They call it a “sleeper”: with a starting price of only $ 1,800, a potentially undeclared old master painting was pulled from auction and is now thought to be worth millions.
Sale of art and antiques at Madrid auction house Ansorna Listed as a “circle” of 17th-century Spanish painter Jose de Ribara on Thursday, it was determined to contain a disgusting oil on Christ’s canvas with thorns. The suggested initial bid was priced at 1,500 euros, or about $ 1,800. Museo del Prado In Madrid, it became known that the painting may be a long-lost work by Michelangelo Mercy da Caravaggio, the most famous of all Baroque artists, alerted the Spanish Ministry of Culture. And on Wednesday, the ministry announced an export ban on the painting, and the following day it was withdrawn from the auction.
“About the author, different experts are studying the work right now,” said Belon Puente Herrero, communications director for Ansorena, who declined to divulge more information about the painting and its ownership.
Two weeks ago, the painting was viewed online by London-based old master dealers Marco Vayana And Fabrizio Moretti, Who flew to Madrid to see the work in person. They believe it to be a well-documented but long-lost caravaggio.
“When I saw it, it went ‘boom’,” Voyna said in a phone interview from Madrid. “This is completely Caravaggio. This is awesome. It has a lot of power. “He said the painting was owned by a” normal family “and offered to negotiate a private sale to a Spanish museum for a” small commission “, but the auction house was yet to respond.
In 2017, Vevena and Moretti bought a newly discovered self-portrait by Caravaggio’s famous contemporary Artemisia Gentilichi 2.4 million euros with fees, or for $ 2.8 million at the Paris auction. The dealers later sold it to the National Gallery in London.
If the painting proves to be a fully accepted Caravaggio, then Museo del Prado In Madrid, whose collection consists of just one work by the artist, would be a logical new home.
“At this time, no one in El Prado has seen the painting in person,” said Carlos Chaugadesa, director of communications at the museum. “Nevertheless we believe that it deserves a deeper study as soon as possible.”
Pontius Pilate, the subject of St. John’s Gospel, presents the crowd to the angry and ridiculed Christ. According to contemporary biography, Caravaggio participated in a secret competition with two other painters, known as “Echo Homo”, to create a canvas of the scene. Caravaggio’s entry was reputedly taken to Spain. A painting of the subject is displayed as Caravaggio Galleria Palazzo Rosso In Genoa, the allegation was disputed by some scholars.
Maria Cristina TarzagiAn Associate Professor of History of Art at the University of Rome’s Roma Trey, is among those scholars who believe that the painting withdrawn from the sale of Madrid is Caravaggio’s original “Eco Homo”.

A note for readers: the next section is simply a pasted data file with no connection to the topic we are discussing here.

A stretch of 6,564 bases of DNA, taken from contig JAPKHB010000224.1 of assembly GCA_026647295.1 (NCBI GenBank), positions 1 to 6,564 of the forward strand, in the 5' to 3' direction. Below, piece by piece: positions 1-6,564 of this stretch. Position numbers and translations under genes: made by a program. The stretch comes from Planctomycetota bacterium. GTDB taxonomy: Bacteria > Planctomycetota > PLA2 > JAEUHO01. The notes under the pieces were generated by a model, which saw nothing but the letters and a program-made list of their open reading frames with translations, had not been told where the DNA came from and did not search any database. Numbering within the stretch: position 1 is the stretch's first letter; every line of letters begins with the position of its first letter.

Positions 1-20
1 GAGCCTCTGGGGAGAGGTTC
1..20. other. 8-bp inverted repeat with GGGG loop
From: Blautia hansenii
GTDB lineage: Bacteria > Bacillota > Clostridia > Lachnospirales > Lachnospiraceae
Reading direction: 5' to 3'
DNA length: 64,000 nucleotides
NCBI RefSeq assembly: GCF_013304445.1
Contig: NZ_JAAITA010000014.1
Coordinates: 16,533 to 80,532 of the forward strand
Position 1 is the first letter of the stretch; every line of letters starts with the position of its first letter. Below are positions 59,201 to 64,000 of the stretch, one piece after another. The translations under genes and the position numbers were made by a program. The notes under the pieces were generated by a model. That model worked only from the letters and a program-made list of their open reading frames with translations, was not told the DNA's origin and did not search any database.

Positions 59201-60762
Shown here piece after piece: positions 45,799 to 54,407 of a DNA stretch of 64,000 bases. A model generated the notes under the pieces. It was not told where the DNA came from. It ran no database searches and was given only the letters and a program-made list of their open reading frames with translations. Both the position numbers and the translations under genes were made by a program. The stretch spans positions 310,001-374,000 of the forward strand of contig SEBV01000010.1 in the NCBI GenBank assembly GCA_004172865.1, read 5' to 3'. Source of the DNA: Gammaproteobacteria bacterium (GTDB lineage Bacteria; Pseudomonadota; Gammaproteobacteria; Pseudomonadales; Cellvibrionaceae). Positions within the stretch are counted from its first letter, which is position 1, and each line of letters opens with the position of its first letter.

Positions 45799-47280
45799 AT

“There is no doubt about the person,” said Tarzagi, who flew in from Madrid on Tuesday to see the person’s work.
Terrazgi stated that the canvas matches the description and shape of the same Caravaggio works listed in the inventions of the 17th century collectors, and that Pilate’s figure was based on a model that appears in another Caravaggio’s work, “Rosary’s Madonna, ”Now at the Künthistereisches Museum in Vienna.
Tarzagi stated that he thinks the painting was made around 1606 in Naples. He said the canvas suffered from some paint damage and discoloration, and was “not in very good condition.”
“The problem is proven,” said Tarzagi, who reported that the painting disappeared from documentation in the mid-17th century. “There are holes in the story that we need to clarify.”
The value of the painting is also a matter for clarification. The last major painting offered on the market as Caravaggio was “a newly discovered canvas”Judith and Holofern Toulouse is scheduled to be sold at auction in 2019. Estimated at € 100 million to € 150 million, the painting was withdrawn shortly before sale and purchased privately by a New York-based collector J. Tomilson hill For a price close to a reserve of € 30 million. Scholars were divided on whether it was only depicted by Caravaggio.
As this latest possible redistribution could no longer leave Spain, we would not know what it would have made if it had been accepted as Caravaggio and been introduced to the international market.
But Christie’s former expert Anthony Crickton-Stuart, now director of the dealer Agnostic, A gallery in London, may speculate. “If it was offered on the open market, and it had the full support of most scholars, I think it would cost at least € 50 million,” said Crickton-Stuart – about $ 60 million. “But how long is a piece of string?”